Maserati and Lamborghini Pull Out of Iran to the Satisfaction of UANI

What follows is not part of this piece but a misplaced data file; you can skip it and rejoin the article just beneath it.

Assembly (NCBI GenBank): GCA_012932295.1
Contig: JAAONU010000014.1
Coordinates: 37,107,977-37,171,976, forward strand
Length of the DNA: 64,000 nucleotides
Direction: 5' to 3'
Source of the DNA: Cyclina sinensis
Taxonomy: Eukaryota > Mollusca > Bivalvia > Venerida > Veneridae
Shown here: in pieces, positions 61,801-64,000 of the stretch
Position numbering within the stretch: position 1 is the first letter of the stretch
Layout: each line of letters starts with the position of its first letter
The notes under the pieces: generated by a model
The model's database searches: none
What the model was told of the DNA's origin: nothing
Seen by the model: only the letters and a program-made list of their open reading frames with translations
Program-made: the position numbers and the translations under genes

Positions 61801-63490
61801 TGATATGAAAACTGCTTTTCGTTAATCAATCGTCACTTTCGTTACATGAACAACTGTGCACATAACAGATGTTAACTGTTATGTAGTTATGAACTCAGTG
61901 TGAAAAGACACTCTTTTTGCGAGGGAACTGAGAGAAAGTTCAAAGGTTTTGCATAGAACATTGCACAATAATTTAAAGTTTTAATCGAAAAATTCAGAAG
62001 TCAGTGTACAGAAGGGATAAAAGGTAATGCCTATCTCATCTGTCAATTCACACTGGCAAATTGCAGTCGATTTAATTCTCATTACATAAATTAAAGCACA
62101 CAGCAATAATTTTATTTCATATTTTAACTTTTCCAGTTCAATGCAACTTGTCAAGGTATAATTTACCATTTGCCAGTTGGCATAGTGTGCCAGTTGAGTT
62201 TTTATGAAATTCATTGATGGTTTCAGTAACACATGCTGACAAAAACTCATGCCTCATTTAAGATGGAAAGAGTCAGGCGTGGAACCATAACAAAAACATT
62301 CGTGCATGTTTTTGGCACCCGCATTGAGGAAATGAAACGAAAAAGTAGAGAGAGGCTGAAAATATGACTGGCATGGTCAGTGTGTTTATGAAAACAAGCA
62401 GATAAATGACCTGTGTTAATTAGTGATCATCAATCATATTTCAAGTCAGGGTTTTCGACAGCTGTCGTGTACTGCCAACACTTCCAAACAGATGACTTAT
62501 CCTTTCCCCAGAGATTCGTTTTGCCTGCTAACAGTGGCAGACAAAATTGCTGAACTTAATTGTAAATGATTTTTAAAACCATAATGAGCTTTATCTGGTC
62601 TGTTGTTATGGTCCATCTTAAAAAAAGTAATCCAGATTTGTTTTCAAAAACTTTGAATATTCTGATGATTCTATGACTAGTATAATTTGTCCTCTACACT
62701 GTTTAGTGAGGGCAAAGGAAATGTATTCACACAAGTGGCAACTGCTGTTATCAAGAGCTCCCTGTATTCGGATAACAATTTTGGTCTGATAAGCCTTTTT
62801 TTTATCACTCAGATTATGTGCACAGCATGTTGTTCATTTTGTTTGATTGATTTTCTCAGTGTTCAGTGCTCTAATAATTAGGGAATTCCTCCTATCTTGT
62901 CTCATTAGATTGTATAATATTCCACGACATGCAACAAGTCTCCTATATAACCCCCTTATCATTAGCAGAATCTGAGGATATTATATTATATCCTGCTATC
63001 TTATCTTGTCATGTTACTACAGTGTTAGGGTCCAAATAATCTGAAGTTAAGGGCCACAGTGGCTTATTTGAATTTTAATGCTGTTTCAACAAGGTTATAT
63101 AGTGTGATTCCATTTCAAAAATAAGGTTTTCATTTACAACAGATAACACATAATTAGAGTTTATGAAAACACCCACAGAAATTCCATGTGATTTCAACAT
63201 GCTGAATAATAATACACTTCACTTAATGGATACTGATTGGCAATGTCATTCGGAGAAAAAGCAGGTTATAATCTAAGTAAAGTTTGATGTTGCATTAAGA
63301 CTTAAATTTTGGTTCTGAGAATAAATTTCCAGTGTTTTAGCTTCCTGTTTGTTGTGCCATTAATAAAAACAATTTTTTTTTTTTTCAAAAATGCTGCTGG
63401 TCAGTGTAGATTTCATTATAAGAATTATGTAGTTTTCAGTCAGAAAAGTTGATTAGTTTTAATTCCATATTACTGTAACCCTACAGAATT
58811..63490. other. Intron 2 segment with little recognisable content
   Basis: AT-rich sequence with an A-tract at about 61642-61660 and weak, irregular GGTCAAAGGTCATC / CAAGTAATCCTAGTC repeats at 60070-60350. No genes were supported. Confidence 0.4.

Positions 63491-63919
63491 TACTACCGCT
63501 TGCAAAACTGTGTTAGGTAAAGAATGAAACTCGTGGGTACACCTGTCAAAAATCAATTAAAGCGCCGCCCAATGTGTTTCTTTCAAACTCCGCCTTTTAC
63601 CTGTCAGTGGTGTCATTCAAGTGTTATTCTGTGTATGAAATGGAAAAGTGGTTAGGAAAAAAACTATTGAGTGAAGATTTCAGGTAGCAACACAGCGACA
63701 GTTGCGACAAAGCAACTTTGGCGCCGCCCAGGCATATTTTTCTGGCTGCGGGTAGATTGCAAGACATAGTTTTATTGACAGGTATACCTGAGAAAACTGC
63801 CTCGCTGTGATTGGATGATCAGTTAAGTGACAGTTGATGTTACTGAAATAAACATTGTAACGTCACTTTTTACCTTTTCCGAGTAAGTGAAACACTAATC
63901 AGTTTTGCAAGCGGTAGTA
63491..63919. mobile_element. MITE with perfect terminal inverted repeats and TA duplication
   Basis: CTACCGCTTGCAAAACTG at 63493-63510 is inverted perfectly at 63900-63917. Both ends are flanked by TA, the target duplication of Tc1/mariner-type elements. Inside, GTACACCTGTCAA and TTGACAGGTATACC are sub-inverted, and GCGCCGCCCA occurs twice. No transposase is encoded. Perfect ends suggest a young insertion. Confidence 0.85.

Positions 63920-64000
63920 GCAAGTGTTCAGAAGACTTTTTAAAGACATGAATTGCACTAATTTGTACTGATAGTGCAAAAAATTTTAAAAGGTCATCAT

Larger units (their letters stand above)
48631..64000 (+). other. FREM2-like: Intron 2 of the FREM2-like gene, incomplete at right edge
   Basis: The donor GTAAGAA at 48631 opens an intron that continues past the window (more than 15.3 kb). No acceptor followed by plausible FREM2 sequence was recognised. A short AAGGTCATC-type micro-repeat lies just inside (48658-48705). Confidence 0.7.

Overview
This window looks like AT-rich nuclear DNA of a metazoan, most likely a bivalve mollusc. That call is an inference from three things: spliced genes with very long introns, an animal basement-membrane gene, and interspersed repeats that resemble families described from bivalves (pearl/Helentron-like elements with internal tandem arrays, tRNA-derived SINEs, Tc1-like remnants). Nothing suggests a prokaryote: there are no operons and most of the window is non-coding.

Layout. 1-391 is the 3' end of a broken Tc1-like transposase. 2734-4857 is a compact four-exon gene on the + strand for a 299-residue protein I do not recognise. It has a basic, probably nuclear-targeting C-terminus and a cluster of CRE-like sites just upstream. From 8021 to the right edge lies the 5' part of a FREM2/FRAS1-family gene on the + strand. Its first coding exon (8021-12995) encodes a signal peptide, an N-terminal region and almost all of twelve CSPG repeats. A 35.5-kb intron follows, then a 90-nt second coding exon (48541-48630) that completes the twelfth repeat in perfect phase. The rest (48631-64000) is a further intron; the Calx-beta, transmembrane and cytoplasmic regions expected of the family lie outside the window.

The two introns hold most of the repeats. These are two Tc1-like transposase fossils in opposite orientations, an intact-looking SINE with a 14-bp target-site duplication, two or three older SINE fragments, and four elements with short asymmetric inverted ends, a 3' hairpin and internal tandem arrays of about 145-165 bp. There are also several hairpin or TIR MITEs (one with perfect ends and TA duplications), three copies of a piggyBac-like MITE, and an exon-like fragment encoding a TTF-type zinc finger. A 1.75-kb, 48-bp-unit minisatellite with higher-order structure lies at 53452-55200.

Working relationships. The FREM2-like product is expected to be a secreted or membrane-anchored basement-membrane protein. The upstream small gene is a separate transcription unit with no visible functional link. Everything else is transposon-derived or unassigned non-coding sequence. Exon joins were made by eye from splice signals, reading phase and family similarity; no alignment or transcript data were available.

Last October, “United Against Nuclear Iran” (UANI) CEO Ambassador Mark D. Wallace, along with NYC Public Advocate Bill de Blasio and Iran180 executive director Chris DeVito, held a press conference in front of Maserati’s Manhattan showroom. The three men had stated that Maserati, along with Lamborghini, have been added to the Iran Watch List as they entered into import agreements with the country – something they deemed unacceptable due to the Iran’s nuclear program. Maserati, in particular, was lashed because it had said it planned to open a dealership in Tehran. “Porsche, Hyundai, and now Kia, have pulled out of Iran”, Wallace had said at the time. “For Maserati to end its business in Iran, would send a message directly to the regime elites. They must choose between a functioning economy and a nuclear weapon.” UANI, a U.S.-based non-partisan, non-profit advocacy organization that has campaigned against several companies including Fiat, devised the DRIVE Act legislation requiring automakers seeking U.S. government contracts or financial help to certify they are not engaged in any business in Iran, or the implementation of any agreement with Iranian entities. After talks between the interested parties, Lamborghini said it has ended “any interest, negotiations or established relationships regarding operations of any type in Iran”. Maserati, on its behalf stated it has “ended discussions with a potential vehicle importer and distributor”, the Arta Group, and has threatened legal action against it if it won’t stop using its name. As a result, UANI updated its Auto and Luxury Goods Campaign sites stating that the two brands, along with Maserati’s parent company Fiat, have completely pulled out of Iran. “We are satisfied with the pledges we have received from both Lamborghini and Maserati and we applaud both for their responsible action”, said Wallace. De Blasio commented: “This is one more step in the right direction in a crucial campaign to hit the Iranian regime at its economic core… We as consumers can help fight against a nuclear Iran and I plan to continue this fight relentlessly with as many allies as we can assemble.” We won’t get into the politics (pun definitely intended) of the issue but we guess the decision was a no-brainer for the two luxury brands once their executives weighed the volume of the U.S. market for their cars against that of a Iran. By Andrew Tsaousis